i notice a bit of a difference between a younger and an older audience but also classically trained musicians of different age when it come to dynamic processing: youger people are much more used to hear popular music which got heavily processed and some of them (who also know a bit about recording/mixing) even expect the signal of their voice or instrument to be somewhat processed...
my only reservation when using compression is that a compressor imo first and foremost is a rhythmic tool 'cause one can adjust attack and release and hence influence the rhythmic structure of how a signal behaves!
Old 2 weeks ago
  #11
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Quote:
Originally Posted by DaveyJones View Post
I have not used the Junger stuff. I've heard their hardware units were top of the line in their time. It seems their software versions are now distributed by Flux by looking at their website...
experienced user of jünger hardware here: their 'multi loop' dynamic processor for which the d0x, b4x and accent series are famous did NOT (yet?) get implemented in their plugin! currently it's the 'level magic' tool which is also very helpful on some occasions but is aiming elsewhere and yields vastly different results to the muli-loop processing.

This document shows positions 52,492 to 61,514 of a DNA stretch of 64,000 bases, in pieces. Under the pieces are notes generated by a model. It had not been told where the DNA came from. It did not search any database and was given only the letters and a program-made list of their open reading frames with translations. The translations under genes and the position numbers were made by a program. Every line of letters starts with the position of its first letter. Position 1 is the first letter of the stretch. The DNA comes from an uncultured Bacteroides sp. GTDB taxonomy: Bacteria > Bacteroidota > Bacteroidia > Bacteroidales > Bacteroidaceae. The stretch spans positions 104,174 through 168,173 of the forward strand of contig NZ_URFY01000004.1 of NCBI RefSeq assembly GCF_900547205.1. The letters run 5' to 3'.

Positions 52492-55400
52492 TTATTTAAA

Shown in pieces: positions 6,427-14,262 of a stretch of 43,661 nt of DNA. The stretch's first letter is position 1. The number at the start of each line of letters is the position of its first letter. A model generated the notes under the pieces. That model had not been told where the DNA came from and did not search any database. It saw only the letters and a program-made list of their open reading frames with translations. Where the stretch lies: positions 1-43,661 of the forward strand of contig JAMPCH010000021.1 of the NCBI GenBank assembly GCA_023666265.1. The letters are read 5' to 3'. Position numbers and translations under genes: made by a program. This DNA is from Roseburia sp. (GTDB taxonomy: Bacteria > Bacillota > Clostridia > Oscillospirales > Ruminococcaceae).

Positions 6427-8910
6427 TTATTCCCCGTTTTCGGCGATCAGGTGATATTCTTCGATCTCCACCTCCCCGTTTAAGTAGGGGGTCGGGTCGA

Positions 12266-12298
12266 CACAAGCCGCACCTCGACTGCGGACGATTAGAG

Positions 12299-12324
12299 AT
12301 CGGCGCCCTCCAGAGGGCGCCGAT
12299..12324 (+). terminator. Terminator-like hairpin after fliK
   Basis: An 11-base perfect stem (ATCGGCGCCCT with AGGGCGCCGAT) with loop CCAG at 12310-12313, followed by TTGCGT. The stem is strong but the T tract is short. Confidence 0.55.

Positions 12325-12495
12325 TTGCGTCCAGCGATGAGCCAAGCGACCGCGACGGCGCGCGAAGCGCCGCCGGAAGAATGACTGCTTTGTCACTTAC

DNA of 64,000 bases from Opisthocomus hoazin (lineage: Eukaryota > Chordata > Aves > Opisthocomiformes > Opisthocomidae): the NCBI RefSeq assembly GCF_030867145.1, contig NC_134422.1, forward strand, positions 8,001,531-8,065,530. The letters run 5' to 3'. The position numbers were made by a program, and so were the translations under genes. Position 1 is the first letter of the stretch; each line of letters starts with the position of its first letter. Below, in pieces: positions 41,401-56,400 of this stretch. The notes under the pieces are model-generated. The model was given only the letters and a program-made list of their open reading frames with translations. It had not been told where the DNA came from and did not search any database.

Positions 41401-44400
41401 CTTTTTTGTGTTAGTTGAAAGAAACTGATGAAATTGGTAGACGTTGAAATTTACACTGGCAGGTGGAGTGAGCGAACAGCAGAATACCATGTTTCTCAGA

Old 1 week ago
  #12
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Quote:
Originally Posted by jnorman View Post
.. Mostly I am just trying to bring up the quietest parts a few dB in the most transparent way I can...
Quote:
Originally Posted by studer58 View Post
..Adding to the recipe above, set Threshold low enough so that it's doing lots of low level compression most of the time, like adding a little cornflour to the stew to thicken and richen it up a tad..yum !
The caution I think of -and try to consider in these situations, the downside with a threshold low enough to address quieter passages is the effect of putting the whole mix into a constant state of gain reduction.
Perhaps gain envelope rides where needed instead?

I wanted this.. but it went away apparently..
https://www.barryrudolph.com/mix/rnddynamizer.html

There were a few similar, but seems always had global attack and release -and perhaps even ratio. (That's to say the action (response) up top vs lower level needs would seldom match I believe.
Old 1 week ago
  #13
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Not keen on compression for Classical capture
Prefer adaptive limiting which looks ahead for gain reduction
Even this is prone to failure with delicate material
Currently editing a powerful female soprano and piano in a lovely hall
Her voice coarsens on compression, limiting is better, but where to allocate gain is a puzzle
Trial and error as always, and essentially, Less is More.
Old 1 week ago
  #14
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Quote:
Originally Posted by Rolo 46 View Post
Not keen on compression for Classical capture
Certainly not during capture....let 24 or 32 bit recording take care of any need for that. Doesn't stop CD mfrs using it for the distribution part of the chain however....